Wednesday, November 18, 2015

Nationality vs Culture: The Inconvenience of Individuality in a Nationalistic World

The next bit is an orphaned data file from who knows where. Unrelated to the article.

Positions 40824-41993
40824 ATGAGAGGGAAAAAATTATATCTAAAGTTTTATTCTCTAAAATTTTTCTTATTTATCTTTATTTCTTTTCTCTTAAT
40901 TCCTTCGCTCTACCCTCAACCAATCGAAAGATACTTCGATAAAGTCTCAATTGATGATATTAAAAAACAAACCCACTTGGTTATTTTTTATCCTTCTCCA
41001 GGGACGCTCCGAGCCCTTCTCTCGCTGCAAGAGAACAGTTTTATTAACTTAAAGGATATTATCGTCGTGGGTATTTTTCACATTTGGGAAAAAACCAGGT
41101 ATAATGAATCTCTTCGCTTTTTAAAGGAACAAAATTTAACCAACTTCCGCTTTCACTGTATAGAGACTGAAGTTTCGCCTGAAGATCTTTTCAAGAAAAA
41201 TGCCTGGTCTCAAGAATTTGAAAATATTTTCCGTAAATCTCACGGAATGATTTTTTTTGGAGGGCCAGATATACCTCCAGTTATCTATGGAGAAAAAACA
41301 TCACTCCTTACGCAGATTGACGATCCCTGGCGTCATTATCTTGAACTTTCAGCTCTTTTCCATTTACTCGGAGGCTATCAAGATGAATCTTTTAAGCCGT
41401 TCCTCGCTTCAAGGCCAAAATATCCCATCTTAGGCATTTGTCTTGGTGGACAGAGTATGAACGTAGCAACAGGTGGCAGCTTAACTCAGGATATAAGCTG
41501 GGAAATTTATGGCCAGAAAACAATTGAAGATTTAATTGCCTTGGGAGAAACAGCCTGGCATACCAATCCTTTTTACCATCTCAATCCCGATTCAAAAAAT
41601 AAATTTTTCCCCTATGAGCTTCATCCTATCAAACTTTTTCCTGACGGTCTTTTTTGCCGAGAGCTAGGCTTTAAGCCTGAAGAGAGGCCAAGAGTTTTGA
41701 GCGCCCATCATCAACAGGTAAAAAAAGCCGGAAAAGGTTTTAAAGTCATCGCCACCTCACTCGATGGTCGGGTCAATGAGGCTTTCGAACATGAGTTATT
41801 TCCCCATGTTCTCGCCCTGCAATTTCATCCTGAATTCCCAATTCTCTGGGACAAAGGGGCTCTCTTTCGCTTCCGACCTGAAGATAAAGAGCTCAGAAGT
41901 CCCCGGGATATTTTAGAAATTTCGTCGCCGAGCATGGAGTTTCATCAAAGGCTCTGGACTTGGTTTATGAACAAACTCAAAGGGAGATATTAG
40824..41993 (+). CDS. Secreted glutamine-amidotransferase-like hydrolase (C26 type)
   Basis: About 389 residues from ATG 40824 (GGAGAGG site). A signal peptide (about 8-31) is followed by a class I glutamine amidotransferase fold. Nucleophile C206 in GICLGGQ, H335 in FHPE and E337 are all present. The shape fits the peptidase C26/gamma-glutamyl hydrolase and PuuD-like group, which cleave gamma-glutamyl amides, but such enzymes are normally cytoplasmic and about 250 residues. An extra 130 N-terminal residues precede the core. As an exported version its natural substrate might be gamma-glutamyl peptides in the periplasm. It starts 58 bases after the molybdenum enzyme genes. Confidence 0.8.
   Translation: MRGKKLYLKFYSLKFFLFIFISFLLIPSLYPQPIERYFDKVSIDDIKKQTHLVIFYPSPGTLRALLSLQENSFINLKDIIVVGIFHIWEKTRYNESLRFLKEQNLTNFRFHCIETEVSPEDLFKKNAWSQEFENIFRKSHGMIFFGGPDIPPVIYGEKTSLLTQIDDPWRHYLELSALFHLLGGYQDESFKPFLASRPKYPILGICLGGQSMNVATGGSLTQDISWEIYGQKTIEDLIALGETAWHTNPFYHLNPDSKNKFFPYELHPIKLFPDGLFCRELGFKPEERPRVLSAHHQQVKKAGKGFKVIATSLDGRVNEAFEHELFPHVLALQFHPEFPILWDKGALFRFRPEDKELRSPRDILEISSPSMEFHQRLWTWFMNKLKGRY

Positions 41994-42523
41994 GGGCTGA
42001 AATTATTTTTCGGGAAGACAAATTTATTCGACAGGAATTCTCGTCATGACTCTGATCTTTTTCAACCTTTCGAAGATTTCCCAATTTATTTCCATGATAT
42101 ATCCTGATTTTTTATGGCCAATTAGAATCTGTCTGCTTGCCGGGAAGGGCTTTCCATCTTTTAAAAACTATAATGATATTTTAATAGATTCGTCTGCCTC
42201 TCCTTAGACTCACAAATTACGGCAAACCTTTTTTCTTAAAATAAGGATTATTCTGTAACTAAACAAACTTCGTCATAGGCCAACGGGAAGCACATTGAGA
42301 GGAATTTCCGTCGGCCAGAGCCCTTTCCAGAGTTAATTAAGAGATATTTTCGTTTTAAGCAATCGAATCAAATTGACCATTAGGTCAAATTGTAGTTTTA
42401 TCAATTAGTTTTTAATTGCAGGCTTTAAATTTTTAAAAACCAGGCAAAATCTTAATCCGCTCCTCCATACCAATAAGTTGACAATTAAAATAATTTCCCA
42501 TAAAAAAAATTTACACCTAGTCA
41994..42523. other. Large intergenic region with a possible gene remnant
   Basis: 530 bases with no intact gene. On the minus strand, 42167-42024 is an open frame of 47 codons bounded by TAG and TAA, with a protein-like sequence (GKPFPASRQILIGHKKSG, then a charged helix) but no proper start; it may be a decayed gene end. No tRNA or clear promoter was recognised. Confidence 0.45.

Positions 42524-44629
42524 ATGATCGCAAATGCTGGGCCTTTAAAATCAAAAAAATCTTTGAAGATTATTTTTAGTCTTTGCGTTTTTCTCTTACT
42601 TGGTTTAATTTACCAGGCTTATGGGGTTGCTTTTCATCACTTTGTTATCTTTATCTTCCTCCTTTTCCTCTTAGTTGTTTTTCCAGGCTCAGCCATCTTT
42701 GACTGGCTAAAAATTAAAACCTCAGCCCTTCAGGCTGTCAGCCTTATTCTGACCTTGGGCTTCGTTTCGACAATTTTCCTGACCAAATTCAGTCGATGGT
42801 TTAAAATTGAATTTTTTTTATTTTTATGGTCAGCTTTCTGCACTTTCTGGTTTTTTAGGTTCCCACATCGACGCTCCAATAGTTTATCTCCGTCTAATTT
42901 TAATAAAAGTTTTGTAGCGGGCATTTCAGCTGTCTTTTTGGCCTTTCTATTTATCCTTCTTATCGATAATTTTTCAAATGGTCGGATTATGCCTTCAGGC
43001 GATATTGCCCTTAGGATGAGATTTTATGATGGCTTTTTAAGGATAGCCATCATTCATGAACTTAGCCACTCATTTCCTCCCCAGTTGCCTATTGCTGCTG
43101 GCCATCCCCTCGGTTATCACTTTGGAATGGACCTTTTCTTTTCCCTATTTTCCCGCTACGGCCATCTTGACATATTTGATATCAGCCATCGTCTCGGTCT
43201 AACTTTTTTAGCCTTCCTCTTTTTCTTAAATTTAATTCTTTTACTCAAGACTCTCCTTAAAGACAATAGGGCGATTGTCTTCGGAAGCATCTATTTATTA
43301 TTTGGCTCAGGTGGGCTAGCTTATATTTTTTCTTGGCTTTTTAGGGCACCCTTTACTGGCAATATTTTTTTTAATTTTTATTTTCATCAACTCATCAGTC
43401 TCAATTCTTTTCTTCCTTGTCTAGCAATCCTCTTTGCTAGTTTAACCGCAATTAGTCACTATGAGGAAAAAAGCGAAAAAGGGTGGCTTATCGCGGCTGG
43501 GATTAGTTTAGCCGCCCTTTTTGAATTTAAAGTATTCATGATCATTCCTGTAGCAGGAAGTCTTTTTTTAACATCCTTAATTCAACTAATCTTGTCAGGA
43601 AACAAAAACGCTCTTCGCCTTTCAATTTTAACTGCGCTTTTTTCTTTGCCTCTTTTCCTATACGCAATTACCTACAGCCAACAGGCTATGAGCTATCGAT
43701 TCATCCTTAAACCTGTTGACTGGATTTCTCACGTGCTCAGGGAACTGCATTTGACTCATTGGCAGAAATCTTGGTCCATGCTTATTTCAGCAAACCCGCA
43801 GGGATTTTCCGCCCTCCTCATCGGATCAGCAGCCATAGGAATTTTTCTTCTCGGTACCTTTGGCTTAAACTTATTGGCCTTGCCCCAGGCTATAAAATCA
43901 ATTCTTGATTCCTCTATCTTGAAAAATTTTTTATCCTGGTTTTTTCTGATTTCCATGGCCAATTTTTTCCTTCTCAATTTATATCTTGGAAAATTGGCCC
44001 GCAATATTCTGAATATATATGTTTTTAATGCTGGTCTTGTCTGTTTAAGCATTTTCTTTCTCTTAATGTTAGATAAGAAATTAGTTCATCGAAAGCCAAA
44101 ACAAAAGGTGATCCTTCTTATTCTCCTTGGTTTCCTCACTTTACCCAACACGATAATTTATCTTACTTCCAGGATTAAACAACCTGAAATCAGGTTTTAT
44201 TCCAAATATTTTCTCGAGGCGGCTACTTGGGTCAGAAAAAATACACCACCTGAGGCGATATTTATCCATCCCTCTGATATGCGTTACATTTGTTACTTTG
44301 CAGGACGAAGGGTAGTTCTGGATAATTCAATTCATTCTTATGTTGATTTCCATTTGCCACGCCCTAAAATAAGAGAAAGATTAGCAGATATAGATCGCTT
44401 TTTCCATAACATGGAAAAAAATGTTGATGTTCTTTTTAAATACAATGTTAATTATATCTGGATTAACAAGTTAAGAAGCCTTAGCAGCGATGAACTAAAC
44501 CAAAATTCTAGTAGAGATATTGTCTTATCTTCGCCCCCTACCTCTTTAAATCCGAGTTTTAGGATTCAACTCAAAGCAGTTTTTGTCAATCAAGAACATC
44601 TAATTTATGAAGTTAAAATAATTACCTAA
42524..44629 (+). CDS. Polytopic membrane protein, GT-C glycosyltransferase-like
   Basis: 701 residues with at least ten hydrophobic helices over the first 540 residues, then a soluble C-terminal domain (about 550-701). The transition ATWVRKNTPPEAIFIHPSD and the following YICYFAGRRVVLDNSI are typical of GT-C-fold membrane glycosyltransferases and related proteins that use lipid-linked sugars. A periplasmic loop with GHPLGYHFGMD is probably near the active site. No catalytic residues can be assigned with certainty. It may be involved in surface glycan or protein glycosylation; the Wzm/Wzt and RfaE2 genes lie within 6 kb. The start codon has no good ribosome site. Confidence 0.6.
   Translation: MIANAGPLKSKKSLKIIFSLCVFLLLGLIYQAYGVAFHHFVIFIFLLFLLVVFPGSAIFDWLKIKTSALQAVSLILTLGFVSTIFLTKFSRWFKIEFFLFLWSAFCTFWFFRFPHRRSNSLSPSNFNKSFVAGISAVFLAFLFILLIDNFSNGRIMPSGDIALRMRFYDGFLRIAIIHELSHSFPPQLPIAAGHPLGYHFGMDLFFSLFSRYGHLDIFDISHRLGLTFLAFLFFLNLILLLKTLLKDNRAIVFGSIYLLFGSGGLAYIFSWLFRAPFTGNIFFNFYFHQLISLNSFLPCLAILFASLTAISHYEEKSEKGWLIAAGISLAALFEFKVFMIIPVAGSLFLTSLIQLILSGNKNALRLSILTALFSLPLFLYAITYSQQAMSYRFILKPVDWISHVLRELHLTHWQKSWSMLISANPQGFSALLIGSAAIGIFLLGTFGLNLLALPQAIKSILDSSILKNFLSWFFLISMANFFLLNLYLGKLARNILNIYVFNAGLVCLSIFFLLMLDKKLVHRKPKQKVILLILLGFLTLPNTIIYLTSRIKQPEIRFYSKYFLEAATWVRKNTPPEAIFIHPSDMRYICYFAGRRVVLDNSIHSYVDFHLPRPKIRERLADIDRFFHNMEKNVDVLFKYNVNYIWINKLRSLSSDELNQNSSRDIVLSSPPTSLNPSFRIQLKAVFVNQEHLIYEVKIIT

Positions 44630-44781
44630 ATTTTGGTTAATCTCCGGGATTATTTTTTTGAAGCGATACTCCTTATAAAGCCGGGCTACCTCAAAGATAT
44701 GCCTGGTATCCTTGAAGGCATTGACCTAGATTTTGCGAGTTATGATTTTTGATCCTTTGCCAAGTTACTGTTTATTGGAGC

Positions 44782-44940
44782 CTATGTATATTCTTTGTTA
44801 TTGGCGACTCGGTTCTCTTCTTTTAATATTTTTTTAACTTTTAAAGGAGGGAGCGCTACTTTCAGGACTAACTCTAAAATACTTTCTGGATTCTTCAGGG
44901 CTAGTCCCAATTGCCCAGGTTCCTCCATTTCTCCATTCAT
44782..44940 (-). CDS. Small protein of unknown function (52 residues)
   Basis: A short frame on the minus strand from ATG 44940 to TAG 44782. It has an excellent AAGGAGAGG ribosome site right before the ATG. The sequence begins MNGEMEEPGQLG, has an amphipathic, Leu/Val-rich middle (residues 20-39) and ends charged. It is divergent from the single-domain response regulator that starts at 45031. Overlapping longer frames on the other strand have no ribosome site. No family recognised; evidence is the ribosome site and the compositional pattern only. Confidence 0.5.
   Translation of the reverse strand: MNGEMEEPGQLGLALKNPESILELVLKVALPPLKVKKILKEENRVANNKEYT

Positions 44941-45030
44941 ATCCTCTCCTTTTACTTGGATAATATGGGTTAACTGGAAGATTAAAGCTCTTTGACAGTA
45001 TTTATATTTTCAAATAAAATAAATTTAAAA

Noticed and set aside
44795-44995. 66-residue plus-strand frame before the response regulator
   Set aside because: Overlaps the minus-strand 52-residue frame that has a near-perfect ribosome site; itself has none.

All three of these stories discuss the difficulty of embracing a "foreign" culture as part of you personality in a world hellbent on creating titles and divides between people.  Nations are the primary offender in regards to these stories because it is the issue of national borders that insist on the homogenization of nation and individual.  This issue is deeply rooted in colonial idealism, in particular it seems to be birthed in Enlightenment ideologies of the self.  Several Enlightenment thinkers did not think of individuals as truly individuals, but a cog in the nation-state.  Hobbes called it the Leviathan with the head of state as the literal head of this monster and the people making up the body.  Locke called for people to give up individual freedoms for the betterment of the whole, which is not an inherently negative idealism, but the idea of giving individuality to the nation in order to gain supposed societal benefits has been misconstrued to give the nation far too much power. Rousseau saw this trend of giving freedom of self up to the nation in his work, "The Social Contract", when he said that, "man is born free, and everywhere he is in chains".  The Enlightenment developed during the beginning of Colonization and the impact can be clearly seen where "foreign" countries became the feet of the Leviathan, caring the body and given nothing in return.  Borders came out of this, and the creation of nations in general, as a trophy to the head of state to show how much he owned, though in actuality these borders are arbitrary.  The system of border may work in Europe because there are defined cultures unique to the individual countries and within them even different sections will have divisions, like Italy has Rome, Lombardy, and Sicily which all have different sub cultures, but as a whole they can come together as Italians since these borders have existed for several centuries.  This, however, is not the case in many other parts of the world where borders really were not a thing.  Take the "Middle East" for example, it use to pretty much all be the Ottoman Empire, but for the most part cultures were tribal dictated from place to place, but they did not have an issue with this for the most part.  Then come WWI and Europe decides to carve the Ottoman Empire up as a reward for their supposed hard work and that is when many of the issues of the modern Middle East come into play.  How do you simply tell people of hundreds of different sub cultures that they are now Saudi or Pakistani or what have you when they do not have a huge concept of the European national culture.  To this day the governments of these nations have little overall influence over the people because they govern themselves for the most part by the laws that have served them for many many years.  Coming back to the stories, I believe that it is this forced homogenization that causes the tension in each story because this old world mentality that the nation must control the people instead of the nation being for the people.  In "La Conciancia de la Mestiza", we see how someone living on the border of Mexico and the United States handles the idea of nationality.  She does not consider herself of either nation entirely, but a breed in and of itself, mestiza, which is a way of embracing Mexican, American, and even Native American culture without compromising the self by chaining self to a single nation.  Similarly we have the native american protagonist in "Borders".  She refuses to claim either Canada or America as her place of origin, but instead embraces her tribal heritage as part of her being and the border guards cannot fathom this level of freedom as she refuses to chain herself to their conception of self as nation.  "Who's Irish" is a bit different than the other two, but still shares a similar strand of choosing ones culture instead of being forced into, or out of, it.  The main character believes in corporal punishment as it is more common in China and uses it on her granddaughter and is subsequently thrown out of the house and embraced as an "honorary Irish".  She stuck by her heritage because she values it as part of her individuality, but because she refuses to conform to this new country's standards, she is mistreated by the most important institution in Chinese culture, family.

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